I saw her first at the Chaco Canyon Ranger Station. Lean, dark haired, and replete with a harelip, her visage cut to my deepest longings. My knees went weak and I clutched the ranger’s counter for stability. Why haven’t I ever known a woman like her? I thought.
Later that night, a full moon drew us to the same Anasazi ruins. We met, talked, and then sitting on the rim of an ancient Kiva, I asked her for a kiss. It was sweet and soft like rose honey, and touched my soul. But, far greater in sweetness was the ease of our connection. That was as luscious as the lunar glow, as strong and pervasive as the moonbeams blanketing the New Mexican desert around us.
The next day she was off to the Garden of the Gods, and after that, home to San Diego. For reasons I can not fathom, I rejoiced in not traveling with her, and headed my F-350 pick-up and RV trailer toward Monument Valley, Arizona. I guess relationships overwhelm me, or I need lots of lunar energy to sustain them.
But once in Monument Valley, home of the only scenery in the world that can stand up to John Wayne’s swagger, I developed a hunger for Fig Newtons and cold milk.
At first it was a simple late-night snack attack, the kind a quick trip to a convenience store can satisfy. The camp store at my RV park did not stock Fig Newtons, however. Instead, they carried a local brand called “Fig Bars,” baked over in Farmington, New Mexico, and since I love eating native cuisine I bought a box.
They tasted horrible.
The next morning I didn’t want my regular breakfast of muesli, I wanted Fig Newtons. Must be the desert air or a karmic flux causing this craving, I thought. Or maybe that Kiva kiss hit deeper than I realized.
I surveyed my RV neighbors. They were Pop Tart freaks or rock-solid Americans eating scrambled eggs and bacon. But they all assured me that Chenle, the nearby hub of the Navaho Nation, would be big enough to have a supermarket carrying Fig Newtons.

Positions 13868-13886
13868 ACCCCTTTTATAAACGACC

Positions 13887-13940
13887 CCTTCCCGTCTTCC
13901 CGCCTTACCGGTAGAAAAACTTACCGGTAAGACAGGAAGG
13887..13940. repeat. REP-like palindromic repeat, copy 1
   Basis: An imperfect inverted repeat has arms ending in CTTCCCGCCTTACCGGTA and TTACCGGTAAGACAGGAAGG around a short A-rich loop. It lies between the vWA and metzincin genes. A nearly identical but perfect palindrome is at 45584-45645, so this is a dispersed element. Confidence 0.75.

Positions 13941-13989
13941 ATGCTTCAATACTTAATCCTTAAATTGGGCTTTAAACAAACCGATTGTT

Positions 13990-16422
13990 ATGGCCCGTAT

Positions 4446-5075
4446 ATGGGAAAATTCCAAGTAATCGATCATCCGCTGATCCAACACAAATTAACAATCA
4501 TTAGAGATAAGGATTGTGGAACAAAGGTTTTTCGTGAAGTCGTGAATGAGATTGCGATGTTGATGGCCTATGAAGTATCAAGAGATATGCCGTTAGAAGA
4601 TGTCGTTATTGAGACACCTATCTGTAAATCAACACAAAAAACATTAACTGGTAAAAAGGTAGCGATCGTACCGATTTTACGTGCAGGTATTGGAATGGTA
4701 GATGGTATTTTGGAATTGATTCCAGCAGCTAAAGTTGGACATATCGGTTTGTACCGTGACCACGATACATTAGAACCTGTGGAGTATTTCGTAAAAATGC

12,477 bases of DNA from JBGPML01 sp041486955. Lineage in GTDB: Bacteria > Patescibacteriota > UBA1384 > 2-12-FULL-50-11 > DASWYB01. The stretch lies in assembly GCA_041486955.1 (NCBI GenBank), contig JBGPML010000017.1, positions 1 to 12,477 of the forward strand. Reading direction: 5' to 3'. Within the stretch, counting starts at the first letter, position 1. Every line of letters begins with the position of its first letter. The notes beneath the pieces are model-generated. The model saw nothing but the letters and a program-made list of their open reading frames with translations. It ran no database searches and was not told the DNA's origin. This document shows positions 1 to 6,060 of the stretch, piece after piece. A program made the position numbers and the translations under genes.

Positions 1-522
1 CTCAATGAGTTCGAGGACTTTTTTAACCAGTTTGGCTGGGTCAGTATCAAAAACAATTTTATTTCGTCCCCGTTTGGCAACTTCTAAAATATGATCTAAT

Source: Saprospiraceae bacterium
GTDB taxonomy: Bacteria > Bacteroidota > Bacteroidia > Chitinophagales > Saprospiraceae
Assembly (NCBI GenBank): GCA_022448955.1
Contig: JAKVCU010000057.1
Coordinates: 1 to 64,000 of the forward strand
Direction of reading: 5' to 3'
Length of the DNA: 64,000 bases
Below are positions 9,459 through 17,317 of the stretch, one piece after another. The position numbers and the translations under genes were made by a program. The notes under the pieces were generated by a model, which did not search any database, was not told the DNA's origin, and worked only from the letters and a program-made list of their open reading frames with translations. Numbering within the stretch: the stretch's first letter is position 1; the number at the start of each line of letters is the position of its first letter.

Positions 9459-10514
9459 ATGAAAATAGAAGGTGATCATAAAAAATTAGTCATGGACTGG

Normally, I wouldn’t burn $20 worth of gas just for cookies, but since I also needed to find an ATM and Chenle is next to Canyon de Chelly, the site of the Navaho’s last stand against Kit Carson and something I really wanted to see, it became my next destination.
Canyon de Chelly was majestic, but Chenle did not have an ATM. Worse, it only had more Fig Bars from Farmington.
So, short on cash and longing for real Fig Newtons, I headed north toward Utah and my new home ofYelm,Washington.
The first big town I came to was Blanding, Utah. There I found an ATM and got more cash. But the good people of Blanding were treated to a royal New York hissy-fit in the cookie aisle of their grocery store. In the Nabisco section there was just an empty gap on the cookie shelf where Fig Newtons should have been.
“Please mister, calm down,” said the manager, as customers looked down from the ends of the aisle. “We’ll have a new shipment tomorrow, or the next day for sure. We have some local Fig Bars, from Farmington; maybe you’d like to try them?”
I groaned in primal disgust, my hands and eyes grasping the empty space, trying to make Fig Newtons appear from thin air. Grunting incomprehensible wailings, I ran from the store. Outside, my karmic metabolism surged and roared. I Om’d and took deep breaths. I saw myself as the master of my reality, calm and focused. I settled down, at least enough to drive.
I continued north. The eighty miles of desert highway to Moab soothed my tortured soul, and there in the city that rhymes with Ahab, I found cookie nirvana in a Safeway.
Funny, sometimes it’s the love that comes easy and not the cookie.
Note: Fig Newtons™ is a registered trademark of the National Biscuit Company. I think.
“A Full Moon and Fig Newtons” is an excerpt from my anthology of short stories: Stories from the Journey.
© 2005 Bruce A. Smith